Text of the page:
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Breast cancer

Breast cancer: Description

Breast cancer is a malignant tumor of the breast. Breast cancer is one of the most common cancers in women, which men can also suffer in extremely rare cases. The malignant tumor cells often spread in the breast area with the greatest proportion of glands, therefore the upper outer areas of the breasts are most vulnerable to attack.

Breast cancer: Symptoms

In the initial stage, breast cancer often does not cause painful symptoms. However, a number of signs and complaints can contribute to early detection of the disease. These include nodular growths or lumps in the breast, retracted skin or nipple, different breast sizes at rest or when lifting the arms, and watery-bloody discharge from the nipple or enlarged lymph nodes in the armpit, among others.

In advanced stages bone, back or joint pains may occur. Depression or weight loss are other possible consequences of the disease.

Breast cancer: Causes and Risks

Definitive causes of the tumor are largely unknown, but several risk factors provoke and promote the development of breast cancer. Advanced age significantly increases the risk of breast cancer. Other factors may be childlessness or late pregnancy, a continuous high-fat diet, abuse of alcohol or taking female sex hormones over a prolonged period.

Genetic predisposition must not be underestimated as a risk factor in this disease. In approximately 5-7 percent of the women affected, genetic mutation of the so-called tumor genes BRCA1 and BRCA2 is the cause of the cancer.

Breast cancer: Examination and Diagnosis

Women who regularly check their breasts themselves can help in the early detection of breast cancer. Any suspicion should immediately be checked with a gynecologist. This is done first by recording the medical history, then by palpation of the breasts, the armpits and the pits of the collarbone. A mammogram and additional tests such as ultrasound are used for screening and further diagnostics, increasing the reliability of a breast cancer diagnosis. With mammography, benign and malignant mutations can be distinguished, and their size and extent determined. Final confirmation of the diagnosis is made following a biopsy (punch biopsy, vacuum biopsy, fine needle biopsy or excisional biopsy, as applicable). In isolated cases, magnetic resonance imaging (MRI) is performed.

Breast cancer: Treatment

The choice of treatment depends on a number of individual factors, among others the size of the tumor, the metastasis and tissue characteristics of the tumor; the hormone receptor and menopausal status are also important. In addition to surgical procedures, in which in the early stages the breast is preserved or in radical surgery (mastectomy) is completely removed, radiation therapy and adjuvant or neoadjuvant chemotherapy may be employed. Adjuvant treatment is carried out after the (surgical) primary treatment, while neoadjuvant treatment is performed before the pending operation in order to minimize the tumor.

Additionally, radiation therapy is performed after breast-conserving surgery, which may last several weeks.

A new method for breast-conserving treatment of breast cancer has been available for several years: intraoperative radiation therapy (IORT). Here the tumor area is irradiated selectively with a high dose of radiation, because after removal of the tumor in the mammary gland, the area affected has the highest potential risk of recurrence. The new irradiation device uses weak X-rays at short range. The radiosensitive healthy organs and structures are thus protected during the procedure, making high-dose irradiation possible.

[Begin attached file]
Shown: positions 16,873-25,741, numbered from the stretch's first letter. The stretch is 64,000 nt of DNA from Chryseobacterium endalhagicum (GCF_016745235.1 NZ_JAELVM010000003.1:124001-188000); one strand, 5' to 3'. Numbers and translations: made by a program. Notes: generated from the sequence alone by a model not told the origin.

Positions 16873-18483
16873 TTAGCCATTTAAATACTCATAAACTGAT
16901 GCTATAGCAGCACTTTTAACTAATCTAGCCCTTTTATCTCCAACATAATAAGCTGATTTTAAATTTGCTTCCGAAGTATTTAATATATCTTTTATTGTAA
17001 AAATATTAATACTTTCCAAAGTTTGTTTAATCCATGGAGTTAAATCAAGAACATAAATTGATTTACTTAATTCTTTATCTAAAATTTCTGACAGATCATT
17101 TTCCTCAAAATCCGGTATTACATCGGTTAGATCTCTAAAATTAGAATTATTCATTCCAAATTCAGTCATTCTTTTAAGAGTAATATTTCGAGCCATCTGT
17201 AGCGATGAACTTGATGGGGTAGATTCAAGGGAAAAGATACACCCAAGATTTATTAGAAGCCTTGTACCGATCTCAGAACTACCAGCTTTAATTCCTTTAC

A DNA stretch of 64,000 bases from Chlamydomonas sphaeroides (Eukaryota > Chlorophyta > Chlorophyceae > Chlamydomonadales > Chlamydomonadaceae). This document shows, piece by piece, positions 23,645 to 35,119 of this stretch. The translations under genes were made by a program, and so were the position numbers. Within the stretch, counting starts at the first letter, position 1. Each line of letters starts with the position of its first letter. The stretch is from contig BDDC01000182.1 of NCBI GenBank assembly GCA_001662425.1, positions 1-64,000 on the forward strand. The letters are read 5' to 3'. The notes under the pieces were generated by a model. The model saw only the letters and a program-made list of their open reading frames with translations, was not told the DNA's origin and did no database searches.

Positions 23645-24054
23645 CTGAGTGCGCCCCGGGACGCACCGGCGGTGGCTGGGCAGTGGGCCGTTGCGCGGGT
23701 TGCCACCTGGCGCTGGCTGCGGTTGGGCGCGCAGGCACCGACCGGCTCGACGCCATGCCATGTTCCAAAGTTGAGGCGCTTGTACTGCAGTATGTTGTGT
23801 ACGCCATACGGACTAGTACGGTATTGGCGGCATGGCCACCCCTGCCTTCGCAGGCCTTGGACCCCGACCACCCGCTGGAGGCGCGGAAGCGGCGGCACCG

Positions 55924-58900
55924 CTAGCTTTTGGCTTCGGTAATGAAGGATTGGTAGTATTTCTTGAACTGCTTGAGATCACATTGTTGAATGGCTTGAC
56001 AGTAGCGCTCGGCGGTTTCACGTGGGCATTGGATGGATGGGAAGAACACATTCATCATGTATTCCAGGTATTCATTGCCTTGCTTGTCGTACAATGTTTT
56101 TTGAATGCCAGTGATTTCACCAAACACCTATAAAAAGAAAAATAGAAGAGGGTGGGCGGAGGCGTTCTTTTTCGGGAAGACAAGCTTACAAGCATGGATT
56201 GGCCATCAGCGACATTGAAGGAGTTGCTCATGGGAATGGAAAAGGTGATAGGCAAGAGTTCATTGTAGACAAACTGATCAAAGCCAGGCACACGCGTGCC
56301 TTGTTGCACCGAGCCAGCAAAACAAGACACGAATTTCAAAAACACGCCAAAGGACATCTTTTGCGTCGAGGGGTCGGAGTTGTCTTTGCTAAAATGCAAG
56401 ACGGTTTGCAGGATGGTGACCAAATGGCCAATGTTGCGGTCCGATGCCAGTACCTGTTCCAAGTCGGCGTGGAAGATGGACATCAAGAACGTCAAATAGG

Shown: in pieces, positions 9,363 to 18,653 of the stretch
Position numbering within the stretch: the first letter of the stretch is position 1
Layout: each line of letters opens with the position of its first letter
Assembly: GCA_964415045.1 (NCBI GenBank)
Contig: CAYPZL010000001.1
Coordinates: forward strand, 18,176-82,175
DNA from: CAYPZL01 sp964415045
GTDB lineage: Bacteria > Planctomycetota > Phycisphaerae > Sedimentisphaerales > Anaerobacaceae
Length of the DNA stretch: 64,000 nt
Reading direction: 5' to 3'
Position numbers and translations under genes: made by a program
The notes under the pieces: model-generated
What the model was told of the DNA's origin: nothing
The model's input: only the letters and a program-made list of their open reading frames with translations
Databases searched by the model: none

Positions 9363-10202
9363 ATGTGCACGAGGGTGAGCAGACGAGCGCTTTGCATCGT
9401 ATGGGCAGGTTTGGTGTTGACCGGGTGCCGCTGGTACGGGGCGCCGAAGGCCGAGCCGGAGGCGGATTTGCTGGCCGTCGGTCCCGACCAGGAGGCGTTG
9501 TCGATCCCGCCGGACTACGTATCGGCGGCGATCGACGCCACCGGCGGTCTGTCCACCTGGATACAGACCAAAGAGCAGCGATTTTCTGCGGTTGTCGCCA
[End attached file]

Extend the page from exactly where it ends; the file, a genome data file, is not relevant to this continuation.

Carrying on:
Chemotherapy is carried out with the addition of so-called cytostatics, which contain the growth of cancer cells, and is administered in the form of infusions or tablets. Chemotherapy involves a cyclic treatment with therapy-free periods (1 to 3 weeks) during which the patient can largely recover from the side effects. Hormone therapy can be connected to the chemotherapy as required, if the tumor responds to hormones.

In addition, immunotherapy with monoclonal antibodies and other targeted treatments are possible.

Breast cancer: Course and Prognosis

Early diagnosis of the disease increases the chances of recovery significantly. The risk of recurrence after breast-conserving surgery, although higher than after a mastectomy, can however be significantly reduced via subsequent irradiation.

Following radical surgery it is possible to undergo breast reconstruction, which depending on the patient's wishes and medical indications or post-operative care, can be carried out either in the course of the operation or at some later time.

Breast cancer prevention is possible only to a limited extent. One can simply avoid certain risk factors (e.g. alcohol) and contribute to general wellness with a healthy diet (e.g. fruits and vegetables) and physical activity (e.g. sport).

Breast cancer: Miscellaneous/Other comments

One of the priorities of the Department of Obstetrics and Gynecology at the Medical Center - University of Freiburg is cancer research. The interdisciplinary Breast Center of the Medical Center - University of Freiburg, under the medical direction of Prof. Dr. med. Elmar Stickeler, offers patients comprehensive, individual, capable treatment of breast diseases, as well as a wide range of preventive measures, early detection, diagnosis and treatment right through to post-operative care.

Medical Center - University of Freiburg

Phone: +49 761 270 21310
Fax: +49 761 270 19310

info-ims@uniklinik-freiburg.de